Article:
I've seen a few answers to questons 'around' monitors suggesting that in-ear monitors have good and bad points and are good for some musicians but not others - eg good for drums, not good for bassists.

Some of this will be personal taste of course, but I daresay a lot of the pros and cons are pretty hard fact - eg they eliminate feedback issues - or definite experience.

I'd ask this with particular interest in how well they work for vocalists, although aspects for all musicians will be interesting & useful.

Can anyone give known benefit or disadvantage ?

I have a vested interest for asking as my band are considering upgrading our gear, and we're wondering about in-ear monitors - but never having tried them, it's hard to guess, and as you stick a bit of it in your ear, it's (presumably) not the kind of thing you can borrow.

So .. how do they work? one ear? both ears? do they deafen you? easy to sing with them ? do they ever fall out ? etc.

5 Answers 5


I play both cello and E-bass live with rock bands.

For cello (this would probably extend quite well to most other acoustic instruments) in-ears are nothing short of a blessing. With conventional monitoring, feedback is always a very serious threat. With in-ear it's seldom an issue at all. I can always hear my own notes excellently, which makes intonation a lot less dangerous, and prevents a “need to play everything loud as 𝆑𝆑***” feeling.

The only problem I sometimes do have is to hear other instruments: in festival settings or when playing with larger ensembles, engineers tend to be unwilling to give me a monitor send all for my in-ear, so I often do my own “mix”, which has basically only cello in it, plus a master mix if I can get it. Often, I would then like a bit more keys, guitars or hi-hat for precision and a context to intonate to. One possibility is to place up some dedicated microphones on stage for this purpose only, but this is a hack and really not practical. What I do now is just keep my own levels quiet enough so I can still hear everything from the outside. It feels a bit weird to be on stage but not hear any loud sound, but my ears certainly are grateful for this, health-wise.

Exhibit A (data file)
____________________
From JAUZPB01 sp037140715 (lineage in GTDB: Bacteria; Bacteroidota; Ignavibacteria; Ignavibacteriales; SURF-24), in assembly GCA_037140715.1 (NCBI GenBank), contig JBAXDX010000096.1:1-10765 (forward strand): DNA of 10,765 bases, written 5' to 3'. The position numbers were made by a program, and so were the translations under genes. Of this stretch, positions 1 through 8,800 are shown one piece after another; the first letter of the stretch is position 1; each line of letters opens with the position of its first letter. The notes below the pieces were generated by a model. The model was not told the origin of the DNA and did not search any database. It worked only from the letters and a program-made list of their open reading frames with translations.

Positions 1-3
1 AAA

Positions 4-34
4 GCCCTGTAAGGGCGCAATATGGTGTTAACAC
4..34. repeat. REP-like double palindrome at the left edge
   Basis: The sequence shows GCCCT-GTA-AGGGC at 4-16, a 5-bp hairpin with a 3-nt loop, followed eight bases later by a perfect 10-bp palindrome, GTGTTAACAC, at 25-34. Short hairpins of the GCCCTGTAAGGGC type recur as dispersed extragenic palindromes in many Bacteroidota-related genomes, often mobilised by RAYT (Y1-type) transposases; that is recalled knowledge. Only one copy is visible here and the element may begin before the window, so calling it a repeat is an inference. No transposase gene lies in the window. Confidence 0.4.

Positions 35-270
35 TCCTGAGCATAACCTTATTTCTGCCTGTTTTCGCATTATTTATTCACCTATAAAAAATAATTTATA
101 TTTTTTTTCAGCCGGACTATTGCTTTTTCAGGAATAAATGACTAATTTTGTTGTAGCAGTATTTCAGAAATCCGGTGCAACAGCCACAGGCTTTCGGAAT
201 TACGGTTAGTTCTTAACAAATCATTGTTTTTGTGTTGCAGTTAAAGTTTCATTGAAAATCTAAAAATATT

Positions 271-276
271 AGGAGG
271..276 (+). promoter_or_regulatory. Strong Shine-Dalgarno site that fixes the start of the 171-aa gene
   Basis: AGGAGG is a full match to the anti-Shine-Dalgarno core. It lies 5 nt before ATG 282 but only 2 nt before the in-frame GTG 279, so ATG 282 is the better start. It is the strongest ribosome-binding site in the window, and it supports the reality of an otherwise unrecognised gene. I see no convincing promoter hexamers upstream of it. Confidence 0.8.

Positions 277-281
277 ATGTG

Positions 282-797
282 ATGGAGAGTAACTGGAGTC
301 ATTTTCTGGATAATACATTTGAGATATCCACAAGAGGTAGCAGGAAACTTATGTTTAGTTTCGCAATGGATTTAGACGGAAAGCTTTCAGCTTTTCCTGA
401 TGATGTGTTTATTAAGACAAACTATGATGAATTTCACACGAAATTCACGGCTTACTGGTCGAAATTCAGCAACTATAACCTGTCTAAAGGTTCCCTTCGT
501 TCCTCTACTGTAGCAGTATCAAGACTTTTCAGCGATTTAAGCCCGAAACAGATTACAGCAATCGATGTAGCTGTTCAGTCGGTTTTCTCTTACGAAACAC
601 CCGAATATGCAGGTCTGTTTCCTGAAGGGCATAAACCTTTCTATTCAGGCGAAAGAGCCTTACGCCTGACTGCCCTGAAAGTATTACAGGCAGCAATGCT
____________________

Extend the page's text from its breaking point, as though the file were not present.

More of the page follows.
However, when playing bass (again I suppose this somewhat holds for drums and electric guitar too) then monitoring is a lot more about feeling. No matter how you set up an in-ear mix, it won't give the groovy experience of a nice 6x10" cabinet behind you and a good helping of bass-drum from a wedge or PA subwoofer in front. So even when I have my in-ears on while playing bass (usually not), I don't actually use them at all for monitoring, just as passive earplugs.

Interestingly, I never perceive such a lack of “feeling” when playing cello with in-ear, even if I perform a contrabass-like part on it. I suppose this is because the cello is such an “embrace” instrument, I feel lots of vibration from the body (which also picks up sound from the air... once I played with a metal band, sitting next to the drums the double-bassdrum made by bow jump on the strings!).